Resist healthcare's black market temptation
t is a cold, gray and rainy morning in a town somewhere in Central Europe. A vehicle speeds out from a huge complex of buildings into the main road. It seems to have priority over all other cars in the street at this early morning hour. The man sitting in the back looks pale. He has been informed about the purpose of his short journey in the afternoon of the previous day, but a clear explanation of the reason has not been given. He thinks: Why are the local facilities not being used, why must I put up with the added burden and stress?
A few minutes later the car stops in front of a building in the outskirts of the city. Driver and passenger have arrived at their destination: a radiologist’s private practice.
What sounds like the beginning of a cheap crime novel is a sad reality in some parts of Europe and the United States. Patients are the victims of villainous physicians who use their positions in hospitals or other institutions to extract money from colleagues through elaborate kickback schemes and abusive referral arrangements.
I am told that some neurologists, neurosurgeons, psychiatrists, as well as cardiologists and orthopedic surgeons believe that because the practice of referring patients creates business for others, they should be allowed to participate and augment their own income. Their main targets are the medical service disciplines, radiology being one of them.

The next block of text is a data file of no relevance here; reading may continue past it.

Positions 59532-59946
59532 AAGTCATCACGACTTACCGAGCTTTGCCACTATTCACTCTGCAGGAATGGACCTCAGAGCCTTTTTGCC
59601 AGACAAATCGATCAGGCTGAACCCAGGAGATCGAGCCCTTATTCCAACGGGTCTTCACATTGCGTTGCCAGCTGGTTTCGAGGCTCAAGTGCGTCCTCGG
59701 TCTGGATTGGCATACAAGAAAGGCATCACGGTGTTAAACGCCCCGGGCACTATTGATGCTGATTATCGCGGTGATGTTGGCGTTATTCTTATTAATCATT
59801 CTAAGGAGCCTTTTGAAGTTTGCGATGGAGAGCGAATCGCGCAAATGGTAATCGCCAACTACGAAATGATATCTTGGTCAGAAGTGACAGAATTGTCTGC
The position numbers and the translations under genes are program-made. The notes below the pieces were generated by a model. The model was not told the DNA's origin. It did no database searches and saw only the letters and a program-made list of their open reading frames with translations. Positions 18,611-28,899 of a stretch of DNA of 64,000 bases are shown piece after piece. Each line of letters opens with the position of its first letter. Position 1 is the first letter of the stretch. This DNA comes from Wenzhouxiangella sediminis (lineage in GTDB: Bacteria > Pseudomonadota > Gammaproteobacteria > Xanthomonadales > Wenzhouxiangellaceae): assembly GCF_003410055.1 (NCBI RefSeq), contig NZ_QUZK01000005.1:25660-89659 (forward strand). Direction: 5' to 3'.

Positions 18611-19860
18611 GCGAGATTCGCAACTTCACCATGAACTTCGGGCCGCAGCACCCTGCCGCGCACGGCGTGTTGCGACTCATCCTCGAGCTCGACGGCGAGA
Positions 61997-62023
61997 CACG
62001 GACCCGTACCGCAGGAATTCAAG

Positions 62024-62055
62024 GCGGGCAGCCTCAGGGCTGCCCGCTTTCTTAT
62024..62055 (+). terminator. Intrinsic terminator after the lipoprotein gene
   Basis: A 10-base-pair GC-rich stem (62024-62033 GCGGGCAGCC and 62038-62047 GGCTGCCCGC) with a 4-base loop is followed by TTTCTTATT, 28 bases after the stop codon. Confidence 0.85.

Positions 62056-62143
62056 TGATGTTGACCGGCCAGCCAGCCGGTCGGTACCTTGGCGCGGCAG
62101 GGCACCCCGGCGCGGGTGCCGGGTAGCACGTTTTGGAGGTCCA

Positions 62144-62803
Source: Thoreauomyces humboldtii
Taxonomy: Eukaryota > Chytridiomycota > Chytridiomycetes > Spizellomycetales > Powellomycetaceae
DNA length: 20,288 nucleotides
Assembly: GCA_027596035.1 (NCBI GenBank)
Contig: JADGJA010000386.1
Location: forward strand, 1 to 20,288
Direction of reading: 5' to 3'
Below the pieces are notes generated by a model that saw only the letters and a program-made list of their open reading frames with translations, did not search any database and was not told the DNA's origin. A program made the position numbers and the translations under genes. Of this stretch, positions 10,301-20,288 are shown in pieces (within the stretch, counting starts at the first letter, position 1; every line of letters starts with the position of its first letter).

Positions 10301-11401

The story usually follows the same pattern. Patients are sent to private clinics or practices for their radiological examinations, although the hospital in which they work has a department of radiology. This happens because the hospital radiologist does not want to share his income with the referring physician. Thus, patients are referred elsewhere – and, in many instances, undergo more studies than are necessary.
If a hospital radiologist does not play the game of his colleagues, they start moving other figures on the chessboard. If, in a smaller or even bigger hospital, there is only a department of general radiology servicing all clinical departments, they suddenly demand the creation of a department of neuroradiology or nuclear medicine, independent of general radiology, headed by a person of their confidence. This person, he or she, will pay a share of the income to them.